Thursday, January 31, 2019

Pandora's Box starring Louise Brooks shows in Skipton, UK on February 3

Pandora's Box, starring Louise Brooks, will be shown by the Skipton Film Club at the Plaza Cinema, Skipton, England on Sunday, February 3. More information about this event can be found HERE.



According to an article in the local newspaper, the Craven Herald & Pioneer, a spokesman for Skipton Film Club thought this screening may well be the first time Pandora's Box has shown in Skipton. The spokesman added, “Pabst was one of the great directors of the silent period. Here, he gives us a film that has a look that even now contemporary audiences find thrilling. To see a film from this era is a rare event for spectators – it is the first silent feature the film club have presented for its enthusiastic following.... For those who have not seen a silent film on the big screen you are in for a treat – the use of camera is dazzling and the film treats its audiences as adults – it certainly does not pull its punches in its depiction of depravity and corruption in a doomed society."

For more on the film, be sure and visit the Louise Brooks Society website page devoted to Pandora's Box.

Tuesday, January 29, 2019

Today: Pandora's Box at the Clinton Street Theater in Portland, Oregon

Thanks to longtime Louise Brooks Society member Camille Scaysbrooks for letting everyone know about this screening of Pandora's Box at the Clinton Street Theater in Portland, Oregon. The acclaimed 1929 silent film will be shown on 16mm with a live score performed by Abronia -- a Portland group composed of two guitars, bass, pedal steel, saxophone, and one giant drum. More information can be found HERE.



Castle Thunder Cinema presents a special night of MUSIC and FILM. PANDORA’S BOX (1929, 16mm) will be accompanied LIVE by the music of Portland-based sextet ABRONIA.

Description:
PANDORA’S BOX is director G.W. Pabst’s best-known masterwork, crafted especially for the  ineffably vibrant Louise Brooks. Brooks effortlessly electrifies the folkloric story of hustlers, lovers, pimps, fathers, gamblers, murderers, judges, prostitutes, schemers and decadent wealth.

Crafted at the end of the Silent Era, the film brings together the best techniques of Weimar cinema in a tapestry of archetypes. Raw humanity glimmers among theatrical trappings and bewildering
Brechtian travesties displaying the ‘gaiety that comes from desperation’ for which Weimar-era Germany was known.

Portland-based sextet Abronia’s atmospheric stir of angular psychedelic western sound blasts a call to arms perfectly suited to Pandora’s Box and the film’s contest between love and violence.

Castle Thunder Cinema specializes in unique experiences in cinema—bringing unorthodox formats to unexpected spaces. Alleys, warehouses, clubs, theaters, scratches, splices, lights in the dark.


Sunday, January 27, 2019

International Holocaust Remembrance Day - Jewish Presence in the Career and Films of Louise Brooks

Today is International Holocaust Remembrance Day, a memorial day commemorating the tragedy of the Holocaust that occurred during the Second World War. In light of continuing anti-Semitism in the United States and the world, I thought to take a few moments to consider this solemn event and to  note a few instances of Jewish presence in the films and career of Louise Brooks. Though the actress herself was not Jewish, Jewish faith and Jewish culture did play a small part in her career. It is important to remember.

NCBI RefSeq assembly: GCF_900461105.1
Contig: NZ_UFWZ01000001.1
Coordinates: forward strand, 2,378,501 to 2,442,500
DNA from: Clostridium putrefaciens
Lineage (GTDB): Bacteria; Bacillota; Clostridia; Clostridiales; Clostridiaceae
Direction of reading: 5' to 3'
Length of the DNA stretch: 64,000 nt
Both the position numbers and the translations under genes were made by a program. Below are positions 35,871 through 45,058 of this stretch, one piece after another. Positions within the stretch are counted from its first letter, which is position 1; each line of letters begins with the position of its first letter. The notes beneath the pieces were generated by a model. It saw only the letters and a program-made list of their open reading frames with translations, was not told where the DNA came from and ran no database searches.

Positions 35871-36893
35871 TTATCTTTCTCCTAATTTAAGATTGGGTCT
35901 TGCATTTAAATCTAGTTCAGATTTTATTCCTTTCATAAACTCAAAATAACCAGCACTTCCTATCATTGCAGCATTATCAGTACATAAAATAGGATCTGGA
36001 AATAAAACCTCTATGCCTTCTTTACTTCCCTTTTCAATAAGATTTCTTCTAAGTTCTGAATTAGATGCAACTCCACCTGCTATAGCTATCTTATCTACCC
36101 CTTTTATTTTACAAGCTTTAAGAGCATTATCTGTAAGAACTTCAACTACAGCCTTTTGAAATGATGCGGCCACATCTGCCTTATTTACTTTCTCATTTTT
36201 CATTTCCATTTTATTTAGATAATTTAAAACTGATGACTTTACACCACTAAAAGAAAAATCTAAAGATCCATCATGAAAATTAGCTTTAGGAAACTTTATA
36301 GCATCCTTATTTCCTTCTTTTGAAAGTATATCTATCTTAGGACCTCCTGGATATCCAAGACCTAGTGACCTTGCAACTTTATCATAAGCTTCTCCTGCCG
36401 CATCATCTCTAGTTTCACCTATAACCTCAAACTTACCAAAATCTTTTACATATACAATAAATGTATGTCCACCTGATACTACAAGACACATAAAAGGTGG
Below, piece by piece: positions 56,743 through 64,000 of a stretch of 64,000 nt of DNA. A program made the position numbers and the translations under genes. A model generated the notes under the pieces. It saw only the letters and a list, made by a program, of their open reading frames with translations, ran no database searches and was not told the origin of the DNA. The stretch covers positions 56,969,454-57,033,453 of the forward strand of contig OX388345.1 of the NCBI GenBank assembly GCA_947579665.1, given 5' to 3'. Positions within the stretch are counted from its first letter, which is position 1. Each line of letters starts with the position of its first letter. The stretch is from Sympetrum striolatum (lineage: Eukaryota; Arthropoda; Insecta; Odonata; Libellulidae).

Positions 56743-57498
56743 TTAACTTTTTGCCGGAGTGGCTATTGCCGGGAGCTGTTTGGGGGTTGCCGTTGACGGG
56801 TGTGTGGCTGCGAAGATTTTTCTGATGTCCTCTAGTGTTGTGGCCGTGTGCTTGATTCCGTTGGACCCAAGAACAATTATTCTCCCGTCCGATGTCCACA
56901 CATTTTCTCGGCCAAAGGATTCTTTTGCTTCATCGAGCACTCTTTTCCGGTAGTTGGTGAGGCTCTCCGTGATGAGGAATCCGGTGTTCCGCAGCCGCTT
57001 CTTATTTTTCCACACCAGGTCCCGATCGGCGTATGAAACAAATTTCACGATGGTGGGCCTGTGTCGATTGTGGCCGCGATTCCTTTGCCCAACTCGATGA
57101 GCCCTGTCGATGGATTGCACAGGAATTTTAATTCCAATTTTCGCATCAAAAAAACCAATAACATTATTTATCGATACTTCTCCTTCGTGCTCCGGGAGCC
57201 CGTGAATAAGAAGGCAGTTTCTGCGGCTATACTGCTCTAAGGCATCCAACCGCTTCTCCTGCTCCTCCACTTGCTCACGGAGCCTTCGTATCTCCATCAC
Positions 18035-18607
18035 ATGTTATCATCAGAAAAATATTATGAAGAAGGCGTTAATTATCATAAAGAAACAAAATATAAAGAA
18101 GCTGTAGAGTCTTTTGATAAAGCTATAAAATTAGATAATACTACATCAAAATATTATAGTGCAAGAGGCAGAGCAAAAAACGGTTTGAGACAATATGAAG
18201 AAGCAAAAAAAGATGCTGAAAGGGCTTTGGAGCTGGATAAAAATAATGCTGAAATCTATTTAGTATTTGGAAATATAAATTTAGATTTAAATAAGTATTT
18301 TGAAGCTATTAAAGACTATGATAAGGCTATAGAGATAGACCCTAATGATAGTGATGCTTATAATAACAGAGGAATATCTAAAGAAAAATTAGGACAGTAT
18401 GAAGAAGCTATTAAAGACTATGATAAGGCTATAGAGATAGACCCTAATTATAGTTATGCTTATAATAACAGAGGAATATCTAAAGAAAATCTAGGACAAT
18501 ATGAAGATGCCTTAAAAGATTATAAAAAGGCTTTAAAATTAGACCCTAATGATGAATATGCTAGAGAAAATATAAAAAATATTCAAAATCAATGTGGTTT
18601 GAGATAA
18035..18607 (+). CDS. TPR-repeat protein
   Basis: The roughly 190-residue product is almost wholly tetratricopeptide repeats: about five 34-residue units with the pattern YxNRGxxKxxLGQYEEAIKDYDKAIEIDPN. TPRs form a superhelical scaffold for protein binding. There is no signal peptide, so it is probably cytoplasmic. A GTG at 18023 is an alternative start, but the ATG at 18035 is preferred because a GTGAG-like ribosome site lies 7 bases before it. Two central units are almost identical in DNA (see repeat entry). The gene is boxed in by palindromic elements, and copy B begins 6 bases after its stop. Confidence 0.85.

To begin, I have included a couple of clippings I have come across in preparation of my forthcoming book, Around the World with Louise Brooks, which should be released this Spring. These initial clipping come from a chapter in the book which looks at Brooks' presence in the ethnic / non-English language press in the United States.

This first clipping comes from The Forward newspaper, which carried the news in Yiddish and English of Brooks’ marriage to Eddie Sutherland, despite the fact that neither were Jewish. Founded in New York City, The Forward (or Forverts) had a circulation of more than 200,000 and was considered for many years the largest Jewish newspaper in the world.


And here is a February 1928 newspaper advertisement, also from The Forward, advertising A Girl in Every Port at the Roxy Theatre in New York City. Most all of Brook's American silent films were advertised in this and other Jewish newspapers, and most all of them contain a bit of Yiddish.



Brooks' films were advertised in Jewish publications not only in the United States, but elsewhere as well. Here is an example from Warsaw, Poland for Pandora's Box, or Lulu. As I noted in an earlier blog, when the film debuted in the Polish capital, the orchestra was led by a noted, local Jewish conductor.


The still below from Pandora's Box clearly shows a Menorah in Lulu's apartment. The actor looming over Lulu is Fritz Kortner, Brooks' co-star in the film and a noted German actor who was also Jewish.


Another prominent Jewish actor in a Brooks' film was Kurt Gerron, who played Dr. Vitalis in Diary of a Lost Girl. He can be seen in the still below kissing Louise Brooks on the cheek. Tragically, Gerron was sent to and eventually died in a Nazi concentration camp. A deeply moving documentary about his life, Prisoner of Paradise: The Story of Kurt Gerron, is available on DVD.


Louise Brooks films were shown all around the world, including in Jerusalem in what was once Palestine. Would you believe, for example, that Brooks' last film, the 1938 Western Overland Stage Raiders, was shown in what is now the nation of Israel in 1942? Below is a simple newspaper listing. I have also found listing for the film showing at the same time in Haifa.




Thursday, January 24, 2019

I don't think they ever met, but Jonas Mekas played a small role in the later day life of Louise Brooks

Jonas Mekas, the "godfather of American avant-garde film," has died at the age of 96. The Lithuanian-born American filmmaker, poet, and artist was a seminal figure on many fronts.

According to his Washington Post obituary, "Mr. Mekas, who arrived in the United States in 1949 as a refugee, was weighted by the scars of wartime Europe and energized by postwar America. He was at the center of a historic era for the avant-garde. He published poetry and memoirs, made hundreds of films and videos, wrote an influential column for the Village Voice and opened Anthology Film Archives, where future filmmaker Martin Scorsese was a frequent attendee in his youth.